Veterans of the bid protest process know that it’s not uncommon for a protester to make half a dozen arguments and prevail on only one.
Know what that’s called? A win. But when a protester goes seven for seven, you have to tip your cap.
An agency was allowed to assign a Native Hawaiian-owned prime contractor a weakness for its experience because the NHO prime lacked relevant experience–even though the prime’s proposal indicated that it would rely in part on the resources of an experienced NHO sister company.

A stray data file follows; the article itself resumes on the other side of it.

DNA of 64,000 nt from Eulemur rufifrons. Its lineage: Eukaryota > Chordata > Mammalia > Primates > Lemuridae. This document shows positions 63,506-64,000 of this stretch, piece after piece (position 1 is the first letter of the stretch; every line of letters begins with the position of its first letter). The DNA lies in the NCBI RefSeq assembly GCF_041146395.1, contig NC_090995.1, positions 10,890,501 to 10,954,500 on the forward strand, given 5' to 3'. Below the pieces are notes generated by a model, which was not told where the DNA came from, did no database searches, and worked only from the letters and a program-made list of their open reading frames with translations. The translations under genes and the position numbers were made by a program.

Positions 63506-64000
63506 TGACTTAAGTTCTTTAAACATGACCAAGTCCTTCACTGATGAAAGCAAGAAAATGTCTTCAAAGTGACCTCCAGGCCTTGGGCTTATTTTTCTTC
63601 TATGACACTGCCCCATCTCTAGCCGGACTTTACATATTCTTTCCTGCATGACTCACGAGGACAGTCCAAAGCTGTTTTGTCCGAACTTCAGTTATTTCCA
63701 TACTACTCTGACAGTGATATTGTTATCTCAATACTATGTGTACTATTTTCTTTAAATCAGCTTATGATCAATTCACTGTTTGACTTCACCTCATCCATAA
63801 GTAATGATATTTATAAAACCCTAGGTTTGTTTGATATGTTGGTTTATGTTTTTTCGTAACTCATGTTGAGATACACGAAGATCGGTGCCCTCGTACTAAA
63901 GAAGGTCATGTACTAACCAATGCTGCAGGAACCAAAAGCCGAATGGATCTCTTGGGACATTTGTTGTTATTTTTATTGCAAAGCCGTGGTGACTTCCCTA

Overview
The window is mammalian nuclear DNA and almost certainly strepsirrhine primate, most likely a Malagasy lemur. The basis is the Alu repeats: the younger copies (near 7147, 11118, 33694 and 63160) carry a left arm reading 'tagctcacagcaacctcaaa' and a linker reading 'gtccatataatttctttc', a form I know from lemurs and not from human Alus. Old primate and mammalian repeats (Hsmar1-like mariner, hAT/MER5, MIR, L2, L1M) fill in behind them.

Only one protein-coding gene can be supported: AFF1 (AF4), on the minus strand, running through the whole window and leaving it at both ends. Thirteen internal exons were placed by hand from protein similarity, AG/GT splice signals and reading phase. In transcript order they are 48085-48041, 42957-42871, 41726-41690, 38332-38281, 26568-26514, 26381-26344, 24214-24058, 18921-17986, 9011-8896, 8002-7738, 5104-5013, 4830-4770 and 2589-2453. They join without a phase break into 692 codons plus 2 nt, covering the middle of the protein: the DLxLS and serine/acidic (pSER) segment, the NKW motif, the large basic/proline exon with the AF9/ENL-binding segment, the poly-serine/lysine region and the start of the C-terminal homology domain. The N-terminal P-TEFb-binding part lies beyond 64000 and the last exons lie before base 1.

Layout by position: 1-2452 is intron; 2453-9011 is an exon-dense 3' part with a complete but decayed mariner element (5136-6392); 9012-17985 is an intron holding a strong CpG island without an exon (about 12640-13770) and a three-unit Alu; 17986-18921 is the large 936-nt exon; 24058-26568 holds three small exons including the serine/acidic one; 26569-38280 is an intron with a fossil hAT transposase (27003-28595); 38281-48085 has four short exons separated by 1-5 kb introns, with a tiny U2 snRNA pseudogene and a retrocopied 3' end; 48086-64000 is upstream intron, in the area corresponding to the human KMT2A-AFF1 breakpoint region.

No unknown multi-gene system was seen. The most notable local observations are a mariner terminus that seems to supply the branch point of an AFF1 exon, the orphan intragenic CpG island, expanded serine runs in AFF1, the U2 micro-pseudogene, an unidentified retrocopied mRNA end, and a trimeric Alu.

A recent GAO bid decision demonstrates that while a procuring agency is entitled to consider the experience and past performance of a prime contractor’s affiliates under certain circumstances, the agency is not precluded from considering the prime’s own experience (or lack thereof).
A procuring agency is not required to re-open discussions to address a weakness first presented in an offeror’s revised proposal.
In a recent bid protest decision, the GAO held that an offeror was not entitled to an additional round of discussions when an agency assigned the offeror a significant weakness for an item first included in the offeror’s revised proposal.